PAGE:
I cannot imagine any other country in the world where the opposition would seek, and the chief executive would allow, the dissemination of his most private and personal conversations with his staff, which, to be honest, do not exactly confer sainthood on anyone concerned.
I have not sought this enormous responsibility, but I will not shirk it. Those who nominated and confirmed me as Vice President were my friends and are my friends. They were of both parties, elected by all the people and acting under the Constitution in their name. It is only fitting then that I should pledge to them and to you that I will be the President of all the people.
It is only as the temporary representatives and servants of the people that we meet here, we bring no hereditary status or gift of infallibility, and none follows us from this place.
Remember that none of us are more than caretakers of this great country. Remember that the more freedom you give to others, the more you will have for yourself. Remember that without law there can be no liberty. And remember, as well, the rich treasures you brought from whence you came, and let us share your pride in them.
The three-martini lunch is the epitome of American efficiency. Where else can you get an earful, a belly-full and a snoot-full at the same time?
We have come tardily to the tremendous task of cleaning up our environment. We should have moved with similar zeal at least a decade ago. But no purpose is served by post-mortems. With visionary zeal but the greatest realism, we must now address ourselves to the vast problems that confront us.
A strong defense is the surest way to peace. Strength makes detente attainable. Weakness invites war, as my generation knows from four very bitter experiences. Just as Americas will for peace is second to none, so will America’s strength be second to none. We cannot rely on the forbearance of others to protect this Nation. The power and diversity of the Armed Forces, active Guard and Reserve, the resolve of our fellow citizens, the flexibility in our command to navigate international waters that remain troubled are all essential to our security.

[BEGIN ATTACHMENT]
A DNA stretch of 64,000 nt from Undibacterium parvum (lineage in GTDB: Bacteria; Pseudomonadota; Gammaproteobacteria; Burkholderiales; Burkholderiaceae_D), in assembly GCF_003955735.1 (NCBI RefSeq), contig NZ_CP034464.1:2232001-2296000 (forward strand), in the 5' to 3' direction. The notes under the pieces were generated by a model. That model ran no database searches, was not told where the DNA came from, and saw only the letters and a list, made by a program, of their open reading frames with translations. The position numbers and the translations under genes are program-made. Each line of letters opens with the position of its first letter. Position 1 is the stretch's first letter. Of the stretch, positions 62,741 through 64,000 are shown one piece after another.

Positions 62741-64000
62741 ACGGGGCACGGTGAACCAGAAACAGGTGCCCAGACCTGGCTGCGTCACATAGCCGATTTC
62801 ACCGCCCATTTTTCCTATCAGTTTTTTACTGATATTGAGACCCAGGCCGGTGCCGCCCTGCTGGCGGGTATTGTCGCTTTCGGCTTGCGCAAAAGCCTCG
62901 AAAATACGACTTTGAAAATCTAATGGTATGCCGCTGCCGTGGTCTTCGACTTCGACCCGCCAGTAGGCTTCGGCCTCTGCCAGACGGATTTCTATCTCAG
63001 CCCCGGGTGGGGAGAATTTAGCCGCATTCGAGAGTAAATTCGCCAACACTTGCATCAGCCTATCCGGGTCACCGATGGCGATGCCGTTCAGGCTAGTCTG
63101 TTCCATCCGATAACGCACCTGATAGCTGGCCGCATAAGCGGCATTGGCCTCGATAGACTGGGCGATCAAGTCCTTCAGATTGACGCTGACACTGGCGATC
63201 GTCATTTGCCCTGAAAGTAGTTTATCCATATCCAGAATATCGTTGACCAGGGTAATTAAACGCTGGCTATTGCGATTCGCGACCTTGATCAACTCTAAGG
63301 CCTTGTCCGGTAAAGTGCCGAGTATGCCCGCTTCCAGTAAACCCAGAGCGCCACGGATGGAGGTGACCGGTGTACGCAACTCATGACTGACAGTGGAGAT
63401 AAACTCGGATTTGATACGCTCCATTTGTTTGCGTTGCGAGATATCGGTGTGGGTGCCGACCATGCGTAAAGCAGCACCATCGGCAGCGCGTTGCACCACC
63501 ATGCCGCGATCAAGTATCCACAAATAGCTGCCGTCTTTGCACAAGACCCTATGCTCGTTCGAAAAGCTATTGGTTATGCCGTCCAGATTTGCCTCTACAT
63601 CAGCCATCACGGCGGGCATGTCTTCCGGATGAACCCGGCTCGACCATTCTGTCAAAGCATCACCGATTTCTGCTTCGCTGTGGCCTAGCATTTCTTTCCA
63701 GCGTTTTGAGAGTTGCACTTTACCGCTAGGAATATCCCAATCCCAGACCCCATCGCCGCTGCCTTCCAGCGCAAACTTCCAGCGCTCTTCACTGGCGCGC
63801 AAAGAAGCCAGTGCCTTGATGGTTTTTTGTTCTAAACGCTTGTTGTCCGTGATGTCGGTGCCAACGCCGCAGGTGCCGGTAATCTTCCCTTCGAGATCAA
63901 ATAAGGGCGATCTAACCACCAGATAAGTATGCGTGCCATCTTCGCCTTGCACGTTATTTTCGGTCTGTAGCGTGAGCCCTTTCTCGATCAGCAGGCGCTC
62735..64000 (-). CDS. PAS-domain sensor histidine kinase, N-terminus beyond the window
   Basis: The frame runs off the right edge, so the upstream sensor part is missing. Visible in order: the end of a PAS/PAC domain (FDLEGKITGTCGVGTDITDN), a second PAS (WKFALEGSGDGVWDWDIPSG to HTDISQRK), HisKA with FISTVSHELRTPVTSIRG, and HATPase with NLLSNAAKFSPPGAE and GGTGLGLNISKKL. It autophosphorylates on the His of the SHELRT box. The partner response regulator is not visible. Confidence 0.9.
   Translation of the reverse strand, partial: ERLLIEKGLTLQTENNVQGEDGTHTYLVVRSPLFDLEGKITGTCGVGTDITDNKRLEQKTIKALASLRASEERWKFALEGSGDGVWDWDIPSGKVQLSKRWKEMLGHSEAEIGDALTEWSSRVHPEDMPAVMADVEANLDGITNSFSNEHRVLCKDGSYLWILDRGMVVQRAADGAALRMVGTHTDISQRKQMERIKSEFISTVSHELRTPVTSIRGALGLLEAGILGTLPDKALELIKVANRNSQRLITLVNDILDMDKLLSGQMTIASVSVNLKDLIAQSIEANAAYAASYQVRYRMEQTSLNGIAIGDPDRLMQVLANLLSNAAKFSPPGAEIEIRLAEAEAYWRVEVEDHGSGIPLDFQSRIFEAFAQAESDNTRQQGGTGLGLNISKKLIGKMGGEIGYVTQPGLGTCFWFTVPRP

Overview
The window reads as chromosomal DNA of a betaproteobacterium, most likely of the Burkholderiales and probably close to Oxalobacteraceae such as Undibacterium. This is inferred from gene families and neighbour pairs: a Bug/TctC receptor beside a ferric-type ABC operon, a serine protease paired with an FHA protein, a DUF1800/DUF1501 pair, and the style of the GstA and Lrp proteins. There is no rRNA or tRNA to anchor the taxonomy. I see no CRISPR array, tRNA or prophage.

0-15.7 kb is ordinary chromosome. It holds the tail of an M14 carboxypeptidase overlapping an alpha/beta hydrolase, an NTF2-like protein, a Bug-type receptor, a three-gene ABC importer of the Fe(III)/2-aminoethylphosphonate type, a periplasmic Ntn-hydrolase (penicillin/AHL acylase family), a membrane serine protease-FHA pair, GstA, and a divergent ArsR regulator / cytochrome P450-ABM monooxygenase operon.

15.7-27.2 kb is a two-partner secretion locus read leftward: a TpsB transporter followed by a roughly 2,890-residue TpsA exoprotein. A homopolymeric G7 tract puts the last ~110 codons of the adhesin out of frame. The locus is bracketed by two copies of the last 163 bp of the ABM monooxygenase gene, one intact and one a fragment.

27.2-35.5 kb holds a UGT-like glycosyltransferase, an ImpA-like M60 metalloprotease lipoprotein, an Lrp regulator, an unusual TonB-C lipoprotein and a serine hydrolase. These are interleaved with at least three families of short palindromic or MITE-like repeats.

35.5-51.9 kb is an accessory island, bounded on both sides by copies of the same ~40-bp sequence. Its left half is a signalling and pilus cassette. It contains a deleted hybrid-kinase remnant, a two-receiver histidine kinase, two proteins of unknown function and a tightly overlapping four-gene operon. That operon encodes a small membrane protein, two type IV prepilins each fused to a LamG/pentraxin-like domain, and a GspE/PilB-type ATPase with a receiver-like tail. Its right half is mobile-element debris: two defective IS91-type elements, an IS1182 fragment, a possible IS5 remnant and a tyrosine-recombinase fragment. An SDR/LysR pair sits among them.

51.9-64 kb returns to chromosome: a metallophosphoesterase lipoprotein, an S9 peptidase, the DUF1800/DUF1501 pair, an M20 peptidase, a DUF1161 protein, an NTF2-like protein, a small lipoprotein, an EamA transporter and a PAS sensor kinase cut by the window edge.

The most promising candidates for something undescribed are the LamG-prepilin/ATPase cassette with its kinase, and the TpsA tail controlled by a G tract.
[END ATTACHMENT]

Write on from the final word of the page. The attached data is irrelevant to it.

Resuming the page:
For millions of men and women, the church has been the hospital for the soul, the school for the mind and the safe depository for moral ideas.
I deeply believe in equal justice for all Americans, whatever their station or former station. The law, whether human or divine, is no respecter of persons; but the law is a respecter of reality. The facts, as I see them, are that a former President of the United States, instead of enjoying equal treatment with any other citizen accused of violating the law, would be cruelly and excessively penalized either in preserving the presumption of his innocence or in obtaining a speedy determination of his guilt in order to repay a legal debt to society. During this long period of delay and potential litigation, ugly passions would again be aroused. And our people would again be polarized in their opinions. And the credibility of our free institutions of government would again be challenged at home and abroad.
I know I am getting better at golf because I am hitting fewer spectators.
It's discouraging how hard it is for a President to slice any large chunks from a $305 billion budget.